A colleague of mine recently asked me what is the best way to de-batch a message in an orchestration and I said i thought that the best way was to call a pipeline. Another colleague then chipped in and said why not use XPath to split the message instead. I said that i thought that XPath was OK but gave slower performance with large message sizes. I was surprized to find that when i searched for something to support my theory I could not find anything. Thus I created some test orchestrations to prove my point and I am going to share the results of tests here.
A long time ago now Stephen Thomas wrote an interesting blog where he examined the performance characteristics of de-batching messages called Debatching Options and Performance Considerations in BizTalk 2004. At this time it was not possible to call a pipeline within an orchestration and Stephen did not discuss this option. Later on he did describe how to call a pipeline within an orchestration, namely Calling A Receive Pipeline Inside an Orchestration in BizTalk 2006 but he did not follow it up within any examination of how it performed.
The XPath de-batching orchestration is based on Stephen’s example, Envelope and XPath Debatching in an Orchestration Lab , except i added namespaces to the messages and it looked like this;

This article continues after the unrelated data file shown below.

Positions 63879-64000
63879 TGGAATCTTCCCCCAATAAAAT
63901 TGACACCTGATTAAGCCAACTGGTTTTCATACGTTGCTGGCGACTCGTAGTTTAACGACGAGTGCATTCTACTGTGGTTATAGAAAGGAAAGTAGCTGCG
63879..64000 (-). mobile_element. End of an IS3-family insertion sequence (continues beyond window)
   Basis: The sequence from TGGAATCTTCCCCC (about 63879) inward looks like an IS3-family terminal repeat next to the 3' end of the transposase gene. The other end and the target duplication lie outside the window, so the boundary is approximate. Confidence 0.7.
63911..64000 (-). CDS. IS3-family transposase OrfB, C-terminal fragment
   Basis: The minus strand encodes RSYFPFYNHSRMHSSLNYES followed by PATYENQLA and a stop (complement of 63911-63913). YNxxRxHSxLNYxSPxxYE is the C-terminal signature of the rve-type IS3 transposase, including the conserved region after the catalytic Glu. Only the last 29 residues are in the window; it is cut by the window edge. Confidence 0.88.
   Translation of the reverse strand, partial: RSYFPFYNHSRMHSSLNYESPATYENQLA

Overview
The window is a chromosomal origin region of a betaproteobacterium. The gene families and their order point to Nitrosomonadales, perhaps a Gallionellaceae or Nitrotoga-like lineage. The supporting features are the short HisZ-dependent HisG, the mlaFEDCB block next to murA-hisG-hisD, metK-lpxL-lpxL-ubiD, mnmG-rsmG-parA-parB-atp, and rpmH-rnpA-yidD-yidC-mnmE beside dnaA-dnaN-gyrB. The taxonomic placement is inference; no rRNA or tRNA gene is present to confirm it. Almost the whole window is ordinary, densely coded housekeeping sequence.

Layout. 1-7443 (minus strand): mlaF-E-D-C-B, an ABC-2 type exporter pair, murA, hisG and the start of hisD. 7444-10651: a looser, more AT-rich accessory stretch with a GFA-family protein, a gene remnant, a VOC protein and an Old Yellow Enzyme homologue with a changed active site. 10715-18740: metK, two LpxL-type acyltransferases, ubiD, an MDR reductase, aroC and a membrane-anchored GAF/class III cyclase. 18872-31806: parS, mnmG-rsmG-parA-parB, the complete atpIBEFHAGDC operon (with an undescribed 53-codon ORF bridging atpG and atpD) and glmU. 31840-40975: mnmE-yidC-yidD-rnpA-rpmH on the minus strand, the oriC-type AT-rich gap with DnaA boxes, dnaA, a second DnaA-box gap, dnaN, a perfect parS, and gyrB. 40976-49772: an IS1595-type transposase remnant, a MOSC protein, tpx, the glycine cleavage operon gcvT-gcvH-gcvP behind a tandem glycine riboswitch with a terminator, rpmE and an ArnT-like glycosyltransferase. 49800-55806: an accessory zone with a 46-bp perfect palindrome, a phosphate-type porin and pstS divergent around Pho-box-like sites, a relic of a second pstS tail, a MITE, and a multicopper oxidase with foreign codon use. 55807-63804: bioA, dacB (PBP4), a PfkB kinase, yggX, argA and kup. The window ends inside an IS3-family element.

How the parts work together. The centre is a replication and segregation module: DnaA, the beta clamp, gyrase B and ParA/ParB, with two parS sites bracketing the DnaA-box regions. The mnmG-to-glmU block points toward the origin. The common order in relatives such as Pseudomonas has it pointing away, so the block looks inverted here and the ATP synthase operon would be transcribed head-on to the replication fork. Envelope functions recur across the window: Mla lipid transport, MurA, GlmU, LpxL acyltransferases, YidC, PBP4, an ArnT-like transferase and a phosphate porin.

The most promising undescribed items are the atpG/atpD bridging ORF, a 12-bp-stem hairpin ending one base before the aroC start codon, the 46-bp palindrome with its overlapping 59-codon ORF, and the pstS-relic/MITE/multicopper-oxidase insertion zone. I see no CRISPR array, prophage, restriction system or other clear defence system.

The Call pipeline de-batching orchestration is also based on Stephen example,Calling a Receive Pipeline Inside an Orchestration , except I used a receive pipeline that uses an envelope schema and message schema and it looked like this;
I created a test message that contained the envelope and 500 messages for my test. The solution I used for the tests can be downloaded from here. My tests were run on the same not too flash BizTalk 2006 R2 virtual machine on my desktop. The results are shown below.
|Type||Input XML Size(bytes)||Output XML Size( bytes)||Documents Processed||Documents processed/sec||Orch end – Orch Start ( sec)|
|Call receive pipeline||69234||133||500||893||0.56|
|Call receive pipeline||69234||133||500||1121||0.446|
|Call receive pipeline||69234||133||500||1064||0.47|
|Call receive pipeline||69234||133||500||1101||0.454|
|Call receive pipeline||69234||133||500||1106||0.452|
My theory is correct. Calling a receive pipeline in an orchestration to split a message in this test is an order of magnitude faster than using XPath to split the message. Now why is calling a receive pipeline perfrom so much better. I decided look at the performance counters for the two orchestrations. The Xpath split creates over 500 persistence points whereas the calling the receive pipeline only creates one persistence point! I looks as if the reason the XPath split is so bad is because a persistence point is created every time you call the XPath in the loop.
In summary if you want to de-batch a message with in an orchestration then calling a pipeline to split a message will give much better performance than using XPath.